Despite the proliferation of the SUV, European manufacturers continue to invest in the development of small wagons.
When it arrives, the 308 SW compete directly with the Volkswagen Golf Mark 8 wagon in a dwindling marketplace of small wagons.
The new 308 SW shares its EMP2 platform with the outgoing car. However, like in the hatch, the platform has undergone a suite of changes to improve chassis stiffness and NVH suppression.
The new 308 already promises much more space than the old car. In hatch form, the 308 has stretched 110mm in length to 4,367mm. However, the 308 SW takes this to the next level, measuring 4,640mm long with a 2,730mm wheelbase and a whopping 608L boot. That generous size means that the new 308 SW will also vie with the Skoda Octavia for sales.
Like the new hatch, the 308 SW is heavily focused on improving efficiency with its slipperier shape. That means a canted-back windscreen and 20mm lower overall height than before. In addition, the front grille design is lifted from the 3008 SUV along with the Lion’s claw LED signatures.
As much as these changes help aerodynamics, they also make the 308 SW easy on the eye. The proportions of the wagon look especially good in photos, like a slightly shrunken 508 SW. That extra rear kick is particularly attractive – we can’t wait to see one in the flesh.
Like the exterior, the cabin changes mirror the hatch with a strong focus on technology. A 10-inch touchscreen features a new operating system influenced by slick smartphones. Across the range there is a 10-inch digital driver’s display set deep into the dash, too.
The design is typically Peugeot with the tiny, polygonal steering wheel designed to sit below the binnacle. Peugeot has emphasised its individual design language by creating a customisable digital interface for the climate control using what it calls ‘i-Toggles’.
Like Volkswagen did with the Mark 8 Golf Peugeot has ditched the gearstick for the new 308. This opens up storage space including a cleverly hidden wireless charging pad.
Peugeot offers several powertrains for the 308 globally, though it’s likely Australia will only have the option of the more powerful 1.2L turbo petrol three-cylinder found in the 2008 Allure and GT.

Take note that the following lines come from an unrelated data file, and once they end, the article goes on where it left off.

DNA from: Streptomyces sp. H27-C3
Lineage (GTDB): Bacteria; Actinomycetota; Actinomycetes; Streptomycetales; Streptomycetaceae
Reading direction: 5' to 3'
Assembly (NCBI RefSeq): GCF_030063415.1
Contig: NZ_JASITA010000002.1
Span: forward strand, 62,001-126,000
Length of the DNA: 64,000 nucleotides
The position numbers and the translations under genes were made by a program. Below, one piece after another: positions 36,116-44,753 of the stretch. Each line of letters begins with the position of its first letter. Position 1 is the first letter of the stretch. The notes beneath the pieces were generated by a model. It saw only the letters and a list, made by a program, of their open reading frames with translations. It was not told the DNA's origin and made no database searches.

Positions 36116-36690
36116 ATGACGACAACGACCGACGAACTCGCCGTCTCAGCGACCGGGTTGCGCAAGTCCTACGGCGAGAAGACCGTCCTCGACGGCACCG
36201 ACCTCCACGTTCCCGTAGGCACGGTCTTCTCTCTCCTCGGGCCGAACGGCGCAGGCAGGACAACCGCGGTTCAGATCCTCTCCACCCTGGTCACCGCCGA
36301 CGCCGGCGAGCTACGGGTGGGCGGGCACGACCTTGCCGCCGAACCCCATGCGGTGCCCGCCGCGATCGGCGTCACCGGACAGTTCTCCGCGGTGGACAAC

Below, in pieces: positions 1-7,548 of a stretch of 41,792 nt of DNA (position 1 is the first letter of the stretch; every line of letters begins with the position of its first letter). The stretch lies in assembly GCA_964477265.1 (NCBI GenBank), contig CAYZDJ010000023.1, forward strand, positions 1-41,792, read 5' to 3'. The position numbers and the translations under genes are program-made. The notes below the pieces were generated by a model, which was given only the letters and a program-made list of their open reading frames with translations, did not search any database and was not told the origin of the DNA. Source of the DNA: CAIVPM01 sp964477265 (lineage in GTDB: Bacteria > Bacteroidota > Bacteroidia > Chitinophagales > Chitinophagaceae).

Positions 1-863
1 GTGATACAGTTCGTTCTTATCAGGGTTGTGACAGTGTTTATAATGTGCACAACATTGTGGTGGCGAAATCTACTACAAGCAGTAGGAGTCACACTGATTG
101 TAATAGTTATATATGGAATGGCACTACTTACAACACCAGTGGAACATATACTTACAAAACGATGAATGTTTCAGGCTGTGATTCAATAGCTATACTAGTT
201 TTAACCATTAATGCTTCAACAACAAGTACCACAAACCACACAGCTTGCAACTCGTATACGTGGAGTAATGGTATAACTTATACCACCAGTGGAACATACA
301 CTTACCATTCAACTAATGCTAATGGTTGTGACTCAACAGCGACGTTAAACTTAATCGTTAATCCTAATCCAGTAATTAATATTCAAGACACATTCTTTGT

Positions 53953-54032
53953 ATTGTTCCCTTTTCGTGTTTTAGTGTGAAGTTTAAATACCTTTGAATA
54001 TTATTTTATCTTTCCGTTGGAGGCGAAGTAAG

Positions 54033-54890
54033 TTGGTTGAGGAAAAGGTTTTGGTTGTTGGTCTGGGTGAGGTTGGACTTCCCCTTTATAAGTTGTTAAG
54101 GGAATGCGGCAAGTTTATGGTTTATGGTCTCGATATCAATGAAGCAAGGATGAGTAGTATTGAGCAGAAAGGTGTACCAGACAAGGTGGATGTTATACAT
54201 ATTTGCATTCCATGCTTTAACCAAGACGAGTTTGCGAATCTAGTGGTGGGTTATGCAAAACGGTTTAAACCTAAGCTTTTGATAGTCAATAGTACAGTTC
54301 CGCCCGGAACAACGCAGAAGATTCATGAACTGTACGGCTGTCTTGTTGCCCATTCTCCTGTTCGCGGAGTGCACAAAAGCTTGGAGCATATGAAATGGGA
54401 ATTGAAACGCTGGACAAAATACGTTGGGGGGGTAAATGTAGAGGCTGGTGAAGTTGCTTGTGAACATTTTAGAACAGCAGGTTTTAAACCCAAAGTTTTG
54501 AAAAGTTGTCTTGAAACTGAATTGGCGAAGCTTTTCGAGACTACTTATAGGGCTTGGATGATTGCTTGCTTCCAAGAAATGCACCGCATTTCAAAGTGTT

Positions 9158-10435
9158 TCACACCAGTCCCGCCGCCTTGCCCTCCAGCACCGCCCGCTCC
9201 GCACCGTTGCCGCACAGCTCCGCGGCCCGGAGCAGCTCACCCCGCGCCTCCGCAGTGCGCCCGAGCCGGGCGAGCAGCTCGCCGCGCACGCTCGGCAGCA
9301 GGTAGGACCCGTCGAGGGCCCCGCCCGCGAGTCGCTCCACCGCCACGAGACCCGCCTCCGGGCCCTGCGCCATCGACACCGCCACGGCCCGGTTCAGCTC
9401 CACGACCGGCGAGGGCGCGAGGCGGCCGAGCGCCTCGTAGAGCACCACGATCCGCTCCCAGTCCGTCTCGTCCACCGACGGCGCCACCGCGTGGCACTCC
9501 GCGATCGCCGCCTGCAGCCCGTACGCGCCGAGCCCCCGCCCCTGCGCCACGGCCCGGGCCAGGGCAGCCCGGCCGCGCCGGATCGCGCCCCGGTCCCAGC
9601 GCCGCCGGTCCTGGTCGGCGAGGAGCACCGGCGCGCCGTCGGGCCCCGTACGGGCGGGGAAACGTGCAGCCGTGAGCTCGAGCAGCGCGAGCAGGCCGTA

In the more powerful state of tune Peugeot claims 96kW of power and 230Nm of torque. The French marque offers the choice of a six-speed manual or eight-speed automatic transmission. In addition, Peugeot sells a detuned 81kW/210Nm version that is unlikely to be offered in Australia. Peugeot will also offer a 1.5L four-cylinder turbo-diesel with 96kW/300Nm.
Finally, Peugeot offers a pair of plug-in hybrid powertrains pitched as performance offerings. The most potent of which – the Hybrid 225 – makes 165kW and 360Nm, offers an electric-only range of around 59km and culls emissions to 26g/km of CO2. All Peugeot 308 SW variants will send power to the front wheels exclusively.
Peugeot has invested heavily in safety features for the new 308. Lane-keep assist, adaptive cruise control with stop and go, AEB with pedestrian detection, and driver attention alert are standard globally.
Australian specification is likely to include an auto-cleaning rear-view camera, rear cross-traffic alert, reverse AEB and blindspot monitoring. A 360-degree monitor with front and rear parking sensors will likely be options.
An additional package – dubbed Drive-Assist 2.0 – adds lane-change suggestions, speed recommendations and the ability to judge the severity of bends and adjust the pace accordingly.
Peugeot will confirm the Australian specification closer to the launch of the new 308 range in the first half of next year.
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